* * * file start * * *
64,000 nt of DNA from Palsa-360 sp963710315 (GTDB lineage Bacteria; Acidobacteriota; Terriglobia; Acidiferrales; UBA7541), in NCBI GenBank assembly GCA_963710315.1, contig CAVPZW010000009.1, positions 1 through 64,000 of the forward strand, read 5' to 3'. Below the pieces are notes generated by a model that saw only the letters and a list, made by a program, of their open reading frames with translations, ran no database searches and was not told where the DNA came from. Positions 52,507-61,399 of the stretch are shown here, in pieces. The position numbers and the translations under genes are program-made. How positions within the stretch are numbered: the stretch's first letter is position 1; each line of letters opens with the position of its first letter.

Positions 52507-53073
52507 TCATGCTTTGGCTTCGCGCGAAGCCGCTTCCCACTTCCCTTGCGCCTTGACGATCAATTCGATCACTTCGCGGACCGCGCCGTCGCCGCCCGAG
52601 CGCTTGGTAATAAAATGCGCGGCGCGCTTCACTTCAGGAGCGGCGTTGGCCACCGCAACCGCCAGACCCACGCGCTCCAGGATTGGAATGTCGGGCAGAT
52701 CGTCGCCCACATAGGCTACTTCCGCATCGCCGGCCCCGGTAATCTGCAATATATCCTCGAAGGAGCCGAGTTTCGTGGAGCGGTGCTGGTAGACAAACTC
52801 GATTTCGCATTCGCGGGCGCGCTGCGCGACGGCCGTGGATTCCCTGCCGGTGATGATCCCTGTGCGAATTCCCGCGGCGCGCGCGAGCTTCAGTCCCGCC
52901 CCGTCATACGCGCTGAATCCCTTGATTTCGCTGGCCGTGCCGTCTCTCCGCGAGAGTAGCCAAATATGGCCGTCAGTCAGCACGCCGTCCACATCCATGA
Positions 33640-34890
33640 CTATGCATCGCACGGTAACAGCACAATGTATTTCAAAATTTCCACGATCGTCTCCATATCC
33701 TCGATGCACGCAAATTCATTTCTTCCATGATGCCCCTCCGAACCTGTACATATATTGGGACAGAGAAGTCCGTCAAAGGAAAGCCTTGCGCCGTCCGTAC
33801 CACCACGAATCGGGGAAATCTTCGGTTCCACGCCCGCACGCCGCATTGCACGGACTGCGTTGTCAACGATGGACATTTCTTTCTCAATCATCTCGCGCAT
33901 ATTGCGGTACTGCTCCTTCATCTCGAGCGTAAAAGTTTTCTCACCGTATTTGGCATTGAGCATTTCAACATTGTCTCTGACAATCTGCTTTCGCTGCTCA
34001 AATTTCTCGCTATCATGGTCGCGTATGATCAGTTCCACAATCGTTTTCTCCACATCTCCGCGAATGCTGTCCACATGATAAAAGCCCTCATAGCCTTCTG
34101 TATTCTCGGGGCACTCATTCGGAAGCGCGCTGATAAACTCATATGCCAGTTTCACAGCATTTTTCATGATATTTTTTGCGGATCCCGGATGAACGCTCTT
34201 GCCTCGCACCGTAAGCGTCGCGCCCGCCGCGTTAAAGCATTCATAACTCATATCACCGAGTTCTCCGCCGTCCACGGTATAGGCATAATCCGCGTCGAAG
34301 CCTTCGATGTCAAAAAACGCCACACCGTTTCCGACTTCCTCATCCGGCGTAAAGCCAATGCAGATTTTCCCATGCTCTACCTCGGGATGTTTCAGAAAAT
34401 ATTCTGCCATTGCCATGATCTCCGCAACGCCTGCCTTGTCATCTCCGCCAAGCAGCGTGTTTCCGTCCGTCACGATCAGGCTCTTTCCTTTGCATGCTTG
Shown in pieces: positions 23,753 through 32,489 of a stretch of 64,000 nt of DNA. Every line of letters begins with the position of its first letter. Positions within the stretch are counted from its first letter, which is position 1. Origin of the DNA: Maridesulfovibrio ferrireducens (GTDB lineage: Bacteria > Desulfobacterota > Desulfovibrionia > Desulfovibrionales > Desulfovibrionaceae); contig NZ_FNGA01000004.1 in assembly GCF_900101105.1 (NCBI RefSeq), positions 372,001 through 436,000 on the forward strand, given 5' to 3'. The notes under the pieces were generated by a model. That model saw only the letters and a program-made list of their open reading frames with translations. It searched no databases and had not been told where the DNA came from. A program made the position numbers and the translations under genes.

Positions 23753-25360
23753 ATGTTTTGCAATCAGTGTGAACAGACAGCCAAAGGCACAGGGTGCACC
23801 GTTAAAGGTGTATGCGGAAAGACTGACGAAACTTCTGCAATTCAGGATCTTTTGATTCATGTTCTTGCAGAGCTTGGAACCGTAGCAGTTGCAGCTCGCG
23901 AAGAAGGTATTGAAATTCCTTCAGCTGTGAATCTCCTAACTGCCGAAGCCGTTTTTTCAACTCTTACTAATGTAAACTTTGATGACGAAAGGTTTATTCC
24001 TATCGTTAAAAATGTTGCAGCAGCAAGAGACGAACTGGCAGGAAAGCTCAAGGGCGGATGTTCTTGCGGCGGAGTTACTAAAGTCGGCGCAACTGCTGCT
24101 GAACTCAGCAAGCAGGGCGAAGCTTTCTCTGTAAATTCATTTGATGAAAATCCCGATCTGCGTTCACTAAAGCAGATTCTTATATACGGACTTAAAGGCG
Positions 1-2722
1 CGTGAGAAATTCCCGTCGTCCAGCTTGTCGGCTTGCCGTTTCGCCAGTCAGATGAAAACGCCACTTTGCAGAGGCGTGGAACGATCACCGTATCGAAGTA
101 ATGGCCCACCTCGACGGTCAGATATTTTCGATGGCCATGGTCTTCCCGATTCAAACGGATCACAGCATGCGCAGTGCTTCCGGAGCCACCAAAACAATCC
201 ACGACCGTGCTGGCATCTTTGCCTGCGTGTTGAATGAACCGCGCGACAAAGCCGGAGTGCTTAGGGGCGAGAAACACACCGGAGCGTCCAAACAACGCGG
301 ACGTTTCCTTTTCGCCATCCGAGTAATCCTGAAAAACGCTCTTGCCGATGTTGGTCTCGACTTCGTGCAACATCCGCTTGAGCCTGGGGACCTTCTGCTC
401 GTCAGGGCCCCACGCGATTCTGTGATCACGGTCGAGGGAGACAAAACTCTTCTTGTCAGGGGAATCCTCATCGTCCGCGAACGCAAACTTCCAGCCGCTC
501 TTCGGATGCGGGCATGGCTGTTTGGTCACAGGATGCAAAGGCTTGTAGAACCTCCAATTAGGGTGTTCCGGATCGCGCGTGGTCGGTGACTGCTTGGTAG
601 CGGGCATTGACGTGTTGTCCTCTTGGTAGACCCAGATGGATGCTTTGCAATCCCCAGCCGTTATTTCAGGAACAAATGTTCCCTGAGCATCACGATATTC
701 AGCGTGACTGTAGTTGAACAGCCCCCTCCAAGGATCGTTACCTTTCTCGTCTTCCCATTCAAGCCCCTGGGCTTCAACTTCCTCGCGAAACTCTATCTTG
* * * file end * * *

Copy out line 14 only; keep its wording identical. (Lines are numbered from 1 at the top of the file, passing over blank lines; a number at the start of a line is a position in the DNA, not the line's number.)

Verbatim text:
34101 TATTCTCGGGGCACTCATTCGGAAGCGCGCTGATAAACTCATATGCCAGTTTCACAGCATTTTTCATGATATTTTTTGCGGATCCCGGATGAACGCTCTT